The earlier generations of tribals traditionally cultivated food items such as Ragi, Groundnuts, Chickpea, Maize, Millet and Beans varieties etc on their own plots and were thus self sufficient in food production for their personal needs. Moreover they produced 69 varieties of new cereals and vegetables, besides using Munnai, Jagerry and Tao products, numbering 60 varieties as well as numerous green leaf preparations. They also ate forest fruits, tuber varieties, wild honey and fresh fresh caught from the Siruvani and Bhavani rivers. In short, the old generations of tribals were quite healthy, produced and ate fully nourishing food.
The poor quality rice purchased from ration shops is not suitable to the tribals. For the improvement of their health, 10 kg of Ragi was distributed to each family per week throughout the last year. This rice contained soil and tiny stones and people therefore refused to accept it. As there soon were no takers for this inferior quality rice, the scheme was later dropped.
Three Primary Health Centres, one Community Health Centre and the Kottathara Tribal Hospital with 20 beds have been functioning in Attappady for a number of years now. Besides these, there are 28 sub centres and three mobile hospital units. The service of 14 inspectors, 20 junior health inspectors and 28 female health nurses are also available. But there is still a shortage of at least 20 doctors in them. These vacancies remain unfilled, adding further misery to the poor people of the region.
Dead body of the new born baby wrapped in a bag
Agali : The dead body of a just new born baby wrapped in a bag, had to be buried on the shore of a river when an unbearable foul smell began emanating from it. The tears of the heartbroken Ranki Maruthi couple of Kottamala village kept helplessly flowing as they were forced to carry the body of their newborn baby, which had died and travel with it in an autorikshaw from Coimbatore to Anakkatty.
When the decaying smell from the body became unbearable, they had to dispose of it on the shore of river Bhavani, before returning home.
The grave hardship faced by the tribal couple at their house in Kottamala at the time of birth of the child last October 28, are narrated by the wife Thanki as under: "The food taken by me during my pregnancy period was mostly rice given free by the Civil Supplies department.
I gave birth early in the ninth month of my pregnancy. When admitted to the Kottathara Tribal Hospital for delivery, I weighed only 38 kilograms. The baby, when born, had a weight of 1800 gram only, against the average of 2400 grams needed. After two days, the condition of the female infant became critical, and it was unable to get any milk from its mother's breast on account of her poor health condition.
The next day, the baby was taken to Coimbatore Medical College in the state of Tamil Nadu as its condition had worsened. Ranki and her aged mother, Muruthi, also went along together with authorized team members deputed for tribal welfare from the hospital who left immediately.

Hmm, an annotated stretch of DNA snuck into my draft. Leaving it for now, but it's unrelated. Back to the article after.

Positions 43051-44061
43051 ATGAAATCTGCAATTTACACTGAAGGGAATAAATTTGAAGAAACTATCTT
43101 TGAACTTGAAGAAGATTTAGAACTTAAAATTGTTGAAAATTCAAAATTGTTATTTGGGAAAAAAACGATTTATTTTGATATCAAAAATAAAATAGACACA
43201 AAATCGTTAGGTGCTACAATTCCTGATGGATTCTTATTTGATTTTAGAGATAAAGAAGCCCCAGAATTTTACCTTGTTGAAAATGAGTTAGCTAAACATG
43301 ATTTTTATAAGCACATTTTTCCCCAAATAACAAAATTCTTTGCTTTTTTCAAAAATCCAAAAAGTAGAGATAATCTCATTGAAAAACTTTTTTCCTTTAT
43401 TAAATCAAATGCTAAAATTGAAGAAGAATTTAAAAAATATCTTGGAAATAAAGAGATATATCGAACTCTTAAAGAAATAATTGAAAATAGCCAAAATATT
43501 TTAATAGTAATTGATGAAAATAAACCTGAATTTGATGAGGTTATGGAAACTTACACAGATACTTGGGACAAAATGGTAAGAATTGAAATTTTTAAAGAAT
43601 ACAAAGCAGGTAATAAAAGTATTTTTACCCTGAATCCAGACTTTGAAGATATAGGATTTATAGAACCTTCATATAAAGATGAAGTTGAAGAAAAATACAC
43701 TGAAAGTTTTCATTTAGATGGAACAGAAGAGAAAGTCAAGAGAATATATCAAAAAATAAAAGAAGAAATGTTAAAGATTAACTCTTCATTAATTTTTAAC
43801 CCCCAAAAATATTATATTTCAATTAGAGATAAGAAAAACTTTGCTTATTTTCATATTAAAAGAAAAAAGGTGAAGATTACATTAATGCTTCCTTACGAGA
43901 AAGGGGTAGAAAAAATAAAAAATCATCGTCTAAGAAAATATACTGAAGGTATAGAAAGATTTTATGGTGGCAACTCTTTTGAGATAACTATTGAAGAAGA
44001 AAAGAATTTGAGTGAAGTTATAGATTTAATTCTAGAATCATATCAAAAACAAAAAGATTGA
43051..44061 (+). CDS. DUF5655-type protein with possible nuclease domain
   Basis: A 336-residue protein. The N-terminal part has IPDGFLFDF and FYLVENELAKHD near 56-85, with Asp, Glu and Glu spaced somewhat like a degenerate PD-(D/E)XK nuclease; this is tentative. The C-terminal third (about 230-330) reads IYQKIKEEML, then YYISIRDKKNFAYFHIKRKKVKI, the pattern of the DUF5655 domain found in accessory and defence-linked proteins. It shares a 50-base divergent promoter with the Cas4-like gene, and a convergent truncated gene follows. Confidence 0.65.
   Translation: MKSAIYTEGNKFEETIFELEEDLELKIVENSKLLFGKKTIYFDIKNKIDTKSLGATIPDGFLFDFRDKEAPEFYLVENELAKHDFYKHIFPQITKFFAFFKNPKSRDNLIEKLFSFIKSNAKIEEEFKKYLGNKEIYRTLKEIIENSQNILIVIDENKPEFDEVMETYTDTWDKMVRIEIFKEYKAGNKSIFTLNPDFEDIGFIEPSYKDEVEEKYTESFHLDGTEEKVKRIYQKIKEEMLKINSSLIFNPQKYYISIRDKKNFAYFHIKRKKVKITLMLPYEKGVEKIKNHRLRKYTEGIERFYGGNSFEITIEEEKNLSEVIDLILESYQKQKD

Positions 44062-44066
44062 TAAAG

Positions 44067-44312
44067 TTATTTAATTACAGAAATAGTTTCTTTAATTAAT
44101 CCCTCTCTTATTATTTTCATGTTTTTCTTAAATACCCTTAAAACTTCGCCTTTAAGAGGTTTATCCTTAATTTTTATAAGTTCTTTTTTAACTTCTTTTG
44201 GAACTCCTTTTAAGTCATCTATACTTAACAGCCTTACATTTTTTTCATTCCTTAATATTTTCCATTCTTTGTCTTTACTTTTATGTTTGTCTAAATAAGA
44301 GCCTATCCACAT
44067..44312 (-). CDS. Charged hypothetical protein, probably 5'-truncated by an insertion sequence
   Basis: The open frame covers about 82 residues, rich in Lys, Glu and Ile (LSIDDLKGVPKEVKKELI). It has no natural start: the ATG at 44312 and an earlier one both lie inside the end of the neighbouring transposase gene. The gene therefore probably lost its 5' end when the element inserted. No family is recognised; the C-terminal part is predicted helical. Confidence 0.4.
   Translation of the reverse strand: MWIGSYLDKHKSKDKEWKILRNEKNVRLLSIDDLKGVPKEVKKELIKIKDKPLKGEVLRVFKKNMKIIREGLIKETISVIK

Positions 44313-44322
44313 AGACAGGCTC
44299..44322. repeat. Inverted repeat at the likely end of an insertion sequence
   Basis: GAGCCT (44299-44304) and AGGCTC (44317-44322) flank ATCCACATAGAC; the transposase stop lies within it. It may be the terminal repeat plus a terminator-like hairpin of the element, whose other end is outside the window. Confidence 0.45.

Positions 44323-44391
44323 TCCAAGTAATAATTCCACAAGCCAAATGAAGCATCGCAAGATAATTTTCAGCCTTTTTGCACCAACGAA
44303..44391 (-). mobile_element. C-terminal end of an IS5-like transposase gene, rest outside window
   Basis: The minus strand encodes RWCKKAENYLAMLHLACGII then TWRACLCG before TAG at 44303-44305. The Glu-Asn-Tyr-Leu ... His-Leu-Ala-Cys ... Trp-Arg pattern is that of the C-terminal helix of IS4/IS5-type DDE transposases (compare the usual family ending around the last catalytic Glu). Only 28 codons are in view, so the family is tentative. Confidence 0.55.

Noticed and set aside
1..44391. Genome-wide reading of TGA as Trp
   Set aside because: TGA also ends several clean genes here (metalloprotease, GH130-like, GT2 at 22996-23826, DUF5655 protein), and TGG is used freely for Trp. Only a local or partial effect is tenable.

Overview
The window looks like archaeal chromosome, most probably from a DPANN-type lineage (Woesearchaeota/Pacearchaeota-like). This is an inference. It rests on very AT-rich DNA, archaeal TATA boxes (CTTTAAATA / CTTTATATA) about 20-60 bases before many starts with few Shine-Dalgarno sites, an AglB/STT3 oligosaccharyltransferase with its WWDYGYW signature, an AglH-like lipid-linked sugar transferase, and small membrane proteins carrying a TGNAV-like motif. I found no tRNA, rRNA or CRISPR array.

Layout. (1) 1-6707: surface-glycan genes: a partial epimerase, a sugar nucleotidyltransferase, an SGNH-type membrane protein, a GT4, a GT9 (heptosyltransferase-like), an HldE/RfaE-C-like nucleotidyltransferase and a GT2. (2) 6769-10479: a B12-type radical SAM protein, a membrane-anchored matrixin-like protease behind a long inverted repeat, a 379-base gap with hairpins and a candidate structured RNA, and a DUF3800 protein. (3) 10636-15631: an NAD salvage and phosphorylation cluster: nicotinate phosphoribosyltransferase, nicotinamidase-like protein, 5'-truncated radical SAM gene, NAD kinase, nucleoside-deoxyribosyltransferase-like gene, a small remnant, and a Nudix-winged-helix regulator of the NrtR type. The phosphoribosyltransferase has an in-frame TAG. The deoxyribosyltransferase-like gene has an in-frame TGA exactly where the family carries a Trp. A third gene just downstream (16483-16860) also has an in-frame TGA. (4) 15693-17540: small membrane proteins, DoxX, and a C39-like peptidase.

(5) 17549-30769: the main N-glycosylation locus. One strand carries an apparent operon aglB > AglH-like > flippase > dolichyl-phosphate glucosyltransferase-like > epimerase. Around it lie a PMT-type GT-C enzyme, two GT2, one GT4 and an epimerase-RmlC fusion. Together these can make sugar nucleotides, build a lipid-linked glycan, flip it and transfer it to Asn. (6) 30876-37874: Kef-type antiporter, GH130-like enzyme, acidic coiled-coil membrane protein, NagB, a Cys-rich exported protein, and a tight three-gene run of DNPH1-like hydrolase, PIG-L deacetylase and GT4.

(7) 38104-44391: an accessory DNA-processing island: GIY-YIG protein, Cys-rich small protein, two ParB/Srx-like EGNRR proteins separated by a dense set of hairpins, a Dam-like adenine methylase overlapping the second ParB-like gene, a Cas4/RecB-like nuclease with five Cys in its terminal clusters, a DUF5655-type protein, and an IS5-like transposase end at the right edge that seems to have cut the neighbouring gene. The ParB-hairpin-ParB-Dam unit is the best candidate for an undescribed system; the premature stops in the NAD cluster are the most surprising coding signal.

Soon after, the child breathed its last as doctors could not save it. Ranki and her mother who did not have a single paise left with them, sat on the verandah of the Medical College and cried for help. Filled with pain, anguish and grief, they wrapped the dead child in an old cloth.
They begged for help from strangers passing before them. Ranki also had no means of communicating with the Kottathara Hospital or her relatives at home. The phone number the Tribal Hospital given by the Health authorities was unresponsive when tried also. When Murukan, Ranki's husband, who is a daily worker, later heard about the tragic event, he somehow managed to obtain Rs 1000 from neighbours and rushed to Coimbatore Medical College.
There he found Ranki with her mother, lying on the hospital veranda in a weary condition. Beside her was the old cloth bundle in which the dead body of her child was wrapped. Not knowing the way to reach home, they wandered about in the intense sunlight of the Coimbatore streets for several hours, with the shaggily wrapped dead body of their child in their hands.
By that time Ranki's health had worsened due to bleeding and she became extremely weak. Murukan sought the help of an autorickshw driver to take them to the Kerala state border. The driver forcibly charged them Rs 800.
By that time, foul smell began to emanate from the bag in which the dead infant's body was wrapped. Murukan asked his wife Ranki and her mother to sit by the road side. He then took the bag with the dead body of the child in it and with a heart and mind filled with deep sorrow and anguish, buried it shallowly on the sandy shore of the Bhavani river, after digging a small hole there with his bare hands.
Later, having no money with them, they slowly crossed the border and returned on foot to their home in Kottamala.